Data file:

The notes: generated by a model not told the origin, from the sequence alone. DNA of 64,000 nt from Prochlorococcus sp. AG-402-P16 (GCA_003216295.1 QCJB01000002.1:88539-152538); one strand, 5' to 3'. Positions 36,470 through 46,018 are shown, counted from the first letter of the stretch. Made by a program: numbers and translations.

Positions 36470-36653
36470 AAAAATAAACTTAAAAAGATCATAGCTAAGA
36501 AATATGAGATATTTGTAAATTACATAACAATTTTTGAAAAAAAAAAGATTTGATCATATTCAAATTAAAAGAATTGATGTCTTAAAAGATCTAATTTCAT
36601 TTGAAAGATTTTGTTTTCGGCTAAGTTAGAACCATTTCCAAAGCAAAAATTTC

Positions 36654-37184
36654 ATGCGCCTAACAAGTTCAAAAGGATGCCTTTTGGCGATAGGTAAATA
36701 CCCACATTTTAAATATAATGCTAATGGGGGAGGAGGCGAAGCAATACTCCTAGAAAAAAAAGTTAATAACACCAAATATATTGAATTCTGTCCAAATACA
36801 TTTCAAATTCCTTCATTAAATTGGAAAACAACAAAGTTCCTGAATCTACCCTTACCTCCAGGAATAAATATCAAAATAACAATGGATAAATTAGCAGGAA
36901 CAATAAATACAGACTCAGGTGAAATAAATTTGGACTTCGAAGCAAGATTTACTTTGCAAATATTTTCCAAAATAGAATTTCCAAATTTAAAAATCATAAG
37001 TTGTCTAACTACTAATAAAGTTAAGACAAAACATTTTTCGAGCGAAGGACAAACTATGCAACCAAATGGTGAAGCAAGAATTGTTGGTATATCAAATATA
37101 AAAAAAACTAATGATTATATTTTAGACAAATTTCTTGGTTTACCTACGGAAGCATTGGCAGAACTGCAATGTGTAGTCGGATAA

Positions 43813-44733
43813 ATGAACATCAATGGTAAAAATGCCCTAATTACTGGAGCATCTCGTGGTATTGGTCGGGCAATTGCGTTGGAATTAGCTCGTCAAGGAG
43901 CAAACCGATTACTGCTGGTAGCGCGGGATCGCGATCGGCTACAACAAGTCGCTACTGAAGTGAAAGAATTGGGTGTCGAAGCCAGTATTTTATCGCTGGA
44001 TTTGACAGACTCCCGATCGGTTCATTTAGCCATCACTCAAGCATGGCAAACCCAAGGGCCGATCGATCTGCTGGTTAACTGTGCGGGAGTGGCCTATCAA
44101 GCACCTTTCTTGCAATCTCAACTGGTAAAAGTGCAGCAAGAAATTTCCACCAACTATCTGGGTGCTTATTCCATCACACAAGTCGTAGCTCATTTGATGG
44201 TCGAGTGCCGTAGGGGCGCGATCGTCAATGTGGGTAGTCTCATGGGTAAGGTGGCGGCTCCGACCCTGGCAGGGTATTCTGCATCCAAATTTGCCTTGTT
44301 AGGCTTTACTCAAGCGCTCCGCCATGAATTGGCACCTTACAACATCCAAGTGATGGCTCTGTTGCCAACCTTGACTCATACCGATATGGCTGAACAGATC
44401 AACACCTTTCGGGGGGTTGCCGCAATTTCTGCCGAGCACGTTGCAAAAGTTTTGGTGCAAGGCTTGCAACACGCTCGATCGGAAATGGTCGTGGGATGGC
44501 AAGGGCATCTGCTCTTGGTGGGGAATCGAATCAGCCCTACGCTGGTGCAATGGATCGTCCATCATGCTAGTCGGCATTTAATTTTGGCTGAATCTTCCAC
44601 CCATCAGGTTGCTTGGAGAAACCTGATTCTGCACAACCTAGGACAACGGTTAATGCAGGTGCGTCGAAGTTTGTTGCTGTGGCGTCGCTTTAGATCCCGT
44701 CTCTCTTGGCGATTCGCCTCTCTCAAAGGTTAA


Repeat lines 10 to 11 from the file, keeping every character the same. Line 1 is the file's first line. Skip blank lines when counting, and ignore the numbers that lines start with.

36901 CAATAAATACAGACTCAGGTGAAATAAATTTGGACTTCGAAGCAAGATTTACTTTGCAAATATTTTCCAAAATAGAATTTCCAAATTTAAAAATCATAAG
37001 TTGTCTAACTACTAATAAAGTTAAGACAAAACATTTTTCGAGCGAAGGACAAACTATGCAACCAAATGGTGAAGCAAGAATTGTTGGTATATCAAATATA